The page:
Nearly four years after it was agreed, the 2015 Iran nuclear deal appears to be under serious threat.
How did we reach this point?
The Joint Comprehensive Plan of Action (JCPOA) was concluded on July 14, 2015 in Vienna between Iran and the P5+1 (the five permanent members of the UN Security Council — China, Britain, France, Russia and the US — plus Germany).
It sought to bring to an end 12 years of international crisis surrounding a potentially nuclear-armed Iran.
Under the terms of the deal, Iran committed never to acquire the atomic bomb and to accept drastic limits on its nuclear programme in exchange for a partial lifting of international sanctions that had been strangling its economy.
Iran also submitted to unprecedented inspections by the International Atomic Energy Agency (IAEA).
But US President Donald Trump’s unilateral withdrawal from the deal on May 8, 2018 — and subsequent sanctions — have deprived Iran of the economic benefits it expected and plunged it into recession.
Exactly a year after the US withdrew, Tehran announced it no longer felt beholden to two Vienna commitments.
It gave the remaining parties 60 days to help it bypass US sanctions, or it would withdraw from two further commitments.
What commitments has Iran renounced?
On May 8, President Hassan Rouhani said that Iran would temporarily cease to limit its stocks of heavy water and low-enriched uranium to 130 tonnes and 300 kilogrammes (660 pounds) respectively.
The IAEA confirmed Monday that Iran has exceeded the limit on its enriched uranium reserves.
What are the other threats?
Iran has threatened to start enriching uranium above the agreed maximum purification level of 3.67 percent from July 7.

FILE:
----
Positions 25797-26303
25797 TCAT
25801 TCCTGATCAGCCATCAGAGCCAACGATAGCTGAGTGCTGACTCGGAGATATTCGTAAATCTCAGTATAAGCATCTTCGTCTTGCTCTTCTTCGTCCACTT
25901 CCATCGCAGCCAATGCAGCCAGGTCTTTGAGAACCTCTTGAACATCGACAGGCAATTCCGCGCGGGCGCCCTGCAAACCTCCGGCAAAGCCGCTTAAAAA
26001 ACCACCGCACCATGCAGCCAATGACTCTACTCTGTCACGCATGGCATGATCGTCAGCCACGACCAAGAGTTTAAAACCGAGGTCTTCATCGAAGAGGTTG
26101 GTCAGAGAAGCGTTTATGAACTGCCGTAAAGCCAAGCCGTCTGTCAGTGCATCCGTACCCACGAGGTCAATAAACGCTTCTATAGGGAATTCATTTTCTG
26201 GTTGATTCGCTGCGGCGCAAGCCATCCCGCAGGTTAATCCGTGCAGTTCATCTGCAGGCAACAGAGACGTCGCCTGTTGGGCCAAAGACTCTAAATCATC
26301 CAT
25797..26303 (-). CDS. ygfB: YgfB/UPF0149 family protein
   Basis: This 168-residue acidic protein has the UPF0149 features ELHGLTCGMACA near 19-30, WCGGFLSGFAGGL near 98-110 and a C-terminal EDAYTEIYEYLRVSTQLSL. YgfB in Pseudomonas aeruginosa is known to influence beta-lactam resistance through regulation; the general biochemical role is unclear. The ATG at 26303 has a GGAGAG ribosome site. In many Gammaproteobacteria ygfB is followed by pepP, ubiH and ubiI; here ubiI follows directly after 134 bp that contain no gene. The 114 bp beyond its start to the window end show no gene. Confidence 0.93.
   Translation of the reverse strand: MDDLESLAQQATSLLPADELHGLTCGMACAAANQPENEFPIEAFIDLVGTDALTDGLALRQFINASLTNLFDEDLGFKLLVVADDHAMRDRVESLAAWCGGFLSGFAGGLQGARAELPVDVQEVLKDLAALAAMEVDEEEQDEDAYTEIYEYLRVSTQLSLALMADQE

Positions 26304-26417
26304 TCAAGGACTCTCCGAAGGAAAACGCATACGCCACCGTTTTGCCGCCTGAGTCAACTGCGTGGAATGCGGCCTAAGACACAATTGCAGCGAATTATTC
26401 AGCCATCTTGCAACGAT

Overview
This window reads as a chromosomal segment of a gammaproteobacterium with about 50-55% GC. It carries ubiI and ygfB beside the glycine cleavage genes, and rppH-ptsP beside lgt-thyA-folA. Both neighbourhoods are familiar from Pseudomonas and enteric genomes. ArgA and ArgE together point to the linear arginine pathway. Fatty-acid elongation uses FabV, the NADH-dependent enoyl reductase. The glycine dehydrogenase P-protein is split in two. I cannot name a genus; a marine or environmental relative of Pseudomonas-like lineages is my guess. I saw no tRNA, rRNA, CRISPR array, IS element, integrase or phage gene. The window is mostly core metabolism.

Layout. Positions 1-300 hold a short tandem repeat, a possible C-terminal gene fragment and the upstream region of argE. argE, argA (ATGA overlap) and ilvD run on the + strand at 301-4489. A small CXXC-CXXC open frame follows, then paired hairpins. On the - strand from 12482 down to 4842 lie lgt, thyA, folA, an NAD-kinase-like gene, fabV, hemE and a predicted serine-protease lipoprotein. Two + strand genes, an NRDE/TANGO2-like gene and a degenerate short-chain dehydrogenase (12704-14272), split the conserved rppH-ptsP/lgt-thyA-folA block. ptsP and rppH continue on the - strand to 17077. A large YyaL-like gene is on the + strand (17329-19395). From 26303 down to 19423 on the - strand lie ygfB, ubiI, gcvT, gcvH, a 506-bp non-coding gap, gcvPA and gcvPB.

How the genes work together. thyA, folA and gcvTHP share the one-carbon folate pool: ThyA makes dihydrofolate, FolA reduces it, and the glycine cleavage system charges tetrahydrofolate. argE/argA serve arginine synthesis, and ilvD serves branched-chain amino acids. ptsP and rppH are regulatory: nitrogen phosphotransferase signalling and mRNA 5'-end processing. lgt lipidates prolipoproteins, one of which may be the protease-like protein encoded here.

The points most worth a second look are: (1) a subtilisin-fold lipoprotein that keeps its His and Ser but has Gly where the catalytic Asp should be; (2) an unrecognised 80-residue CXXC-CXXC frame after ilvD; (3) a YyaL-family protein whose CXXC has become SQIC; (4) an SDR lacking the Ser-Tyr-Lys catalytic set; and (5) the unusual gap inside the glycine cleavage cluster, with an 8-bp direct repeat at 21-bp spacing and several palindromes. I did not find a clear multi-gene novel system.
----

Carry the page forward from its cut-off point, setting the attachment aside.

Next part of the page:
Weapons-grade levels are about 90 percent.
It has also threatened to resume building from that date a heavy water reactor — capable of one day producing plutonium — in Arak in central Iran, a project that had been mothballed under the deal.
What does Iran want?
The threats are “above all a call for help by Iran to its partners — to escape the growing difficulties which American sanctions have heaped on the economy”, Francois Nicoullaud, a former French ambassador to Iran, told AFP.
For Clement Therme, a researcher on Iran at the International Institute for Strategic Studies, Tehran seeks “primarily to preserve” the Vienna deal itself.
“The main problem for Iran is to avoid economic collapse… without provoking a war.”
But a military conflict “is a real probability due to the effects of Washington’s strategy”, Therme told AFP.
Is there a danger of proliferation?
“As long as Iran does not get close to a threshold of a tonne of lightly enriched uranium, there is no pressing concern”, Nicoullaud said.
But if Iran “amassed, for example, a stock of 200 to 300 kilogrammes of uranium enriched to nearly 20 percent, there would be cause for great concern”.
Yet even under that scenario, Nicoullaud noted, Iran could still not be deemed to be within months of being able to detonate a nuclear device.
And a growing stock of heavy water “presents no danger of proliferation, at least for many years”, he said.
The retired diplomat also pointed out that Iran has not indicated it will expel IAEA inspectors, so “the evolution of the (nuclear) programme can still be observed”.
For Therme, a relaunch of the programme would be “above all dangerous for Iran’s population because it would drive the country into total isolation and even greater impoverishment of the people.”
What are the risks beyond July 7?
If the remaining co-signatories are unable to ease the impact of US sanctions by July 7, “it is probable that Iran will follow through on its threats,” Nicoullaud warned.
“But Iran’s partners, and particularly the Europeans, would have no interest in immediately sanctioning” the Islamic republic, because this would immediately harden the situation, he observed.
Therme believes that the remaining signatories want “to avoid a war while giving respite to Iran’s economy”.
“The perception of an imminent risk of an American war… could drive the Europeans, the Chinese and the Russians to provide guarantees to the Islamic republic” on economic matters.
Therme said the UAE, Qatar and Oman also favour de-escalation, which could further feed into a multilateral diplomatic effort based on common economic and security interests.
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